March 29, 2015
Christmas at the Forgotten Front
Posted on Dec 18, 2010
By Barry Lando
Two years ago, U.S. troops aiding the Ugandan army helped organize an attack on the LRA but failed to capture its major leaders. The result was catastrophic. Bent on bloody vengeance, the LRA metastasized, carrying out hundreds of raids against isolated villages, not just in Uganda, but across the Democratic Republic of the Congo, the Central African Republic, and the Sudan as well.
No one seemed to give much of a damn except the usual NGO representatives, trying desperately to cope with the situation in the field, often at the risk of their own lives, and trying to get the attention of world leaders who claim to be in an all-out war against terrorism. Problem is, the LRA are not the right brand of terrorists.
If their leader was a radical Muslim instead of a wacky Christian fundamentalist, things would be different. Predator drones or gung-ho mercenaries and Special Forces killer teams would have taken him and his cronies out long ago.
Instead, U.N. peacekeeping forces have more than 80,000 troops stationed in the area trying to end the chaos that has tormented Central Africa for decades. It’s the largest U.N. contingent anywhere, but only 850 of them are in the area where the LRA is active.
Square, Site wide
As Marcel Stoessel, the Swiss head of Oxfam for the Congo, told me by phone, “Those figures show that the priority is not here, and it should be here, because the LRA is the most active and deadly of all the groups active in this region.”
But it’s hard to blame the U.N. commanders. Their troops are poorly armed, mostly poorly trained (and themselves often feared by the local population) and woefully underequipped. For instance, they lack a modicum of helicopters to patrol a huge region where decent roads are virtually nonexistent. Their annual budget is more than $1.3 billion, which sounds impressive until you consider that the U.S. spends about that much every four days in Afghanistan.
The International Criminal Court issued a warrant for Joseph Kony’s arrest more than five years ago, and world leaders have at various times pledged to take action. Yet Kony and his ragtag forces are more feared and deadly now than at any time in the LRA’s 20-year history.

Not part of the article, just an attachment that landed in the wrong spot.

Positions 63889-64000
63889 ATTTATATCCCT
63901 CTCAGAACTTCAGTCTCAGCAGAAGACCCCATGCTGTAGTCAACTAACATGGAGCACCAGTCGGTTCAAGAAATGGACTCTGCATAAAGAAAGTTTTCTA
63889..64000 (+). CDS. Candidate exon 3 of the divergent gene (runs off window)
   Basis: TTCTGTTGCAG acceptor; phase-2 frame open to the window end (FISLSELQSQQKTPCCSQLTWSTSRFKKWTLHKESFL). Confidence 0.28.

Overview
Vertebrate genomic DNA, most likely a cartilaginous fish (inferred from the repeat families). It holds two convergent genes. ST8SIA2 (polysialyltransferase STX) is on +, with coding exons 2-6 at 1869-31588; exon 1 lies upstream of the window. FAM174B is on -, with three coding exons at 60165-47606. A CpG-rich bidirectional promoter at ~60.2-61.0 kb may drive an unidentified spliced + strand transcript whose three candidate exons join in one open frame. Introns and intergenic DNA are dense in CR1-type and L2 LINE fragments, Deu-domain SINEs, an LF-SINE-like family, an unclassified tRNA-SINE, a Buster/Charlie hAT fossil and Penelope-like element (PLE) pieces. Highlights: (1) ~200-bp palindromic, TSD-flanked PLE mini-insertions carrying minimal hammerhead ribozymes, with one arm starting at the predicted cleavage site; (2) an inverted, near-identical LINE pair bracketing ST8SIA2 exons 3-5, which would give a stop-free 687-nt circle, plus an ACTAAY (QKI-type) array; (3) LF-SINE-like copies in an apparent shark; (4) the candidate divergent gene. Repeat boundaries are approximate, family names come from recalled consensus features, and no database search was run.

Perversely, Christmas is the season when the LRA has carried out some of its most barbarous acts.
According to a news release just put out by Oxfam and other NGOs operating in the region: “On Christmas Eve 2008 and over the following three weeks, 865 women, men and children were savagely beaten to death and hundreds more abducted by the LRA in northeastern DRC and southern Sudan. ... Between 14 and 17 December 2009, LRA commanders oversaw the killing of more than 300 people. These attacks have largely gone unnoticed by the outside world.”
Says Stoessel, “It is unbelievable that world leaders continue to tolerate brutal violence against some of the most isolated villages in central Africa and that this has been allowed to continue for more than 20 years.”
Fortunately, over the past few years, the depredations of the LRA and the plight of young people in Central Africa have stoked the outrage of thousands of high school and university students in the U.S. who, through two organizations—Invisible Children and Resolve—launched a massive lobbying campaign. In response, the U.S. Congress last spring called for the Obama administration to develop a plan to deal with the LRA scourge. Just this past November, a special task force announced a plan of action.
But so far, it is just a plan, long on promises, short on funding and action.
And now it’s Christmas again.
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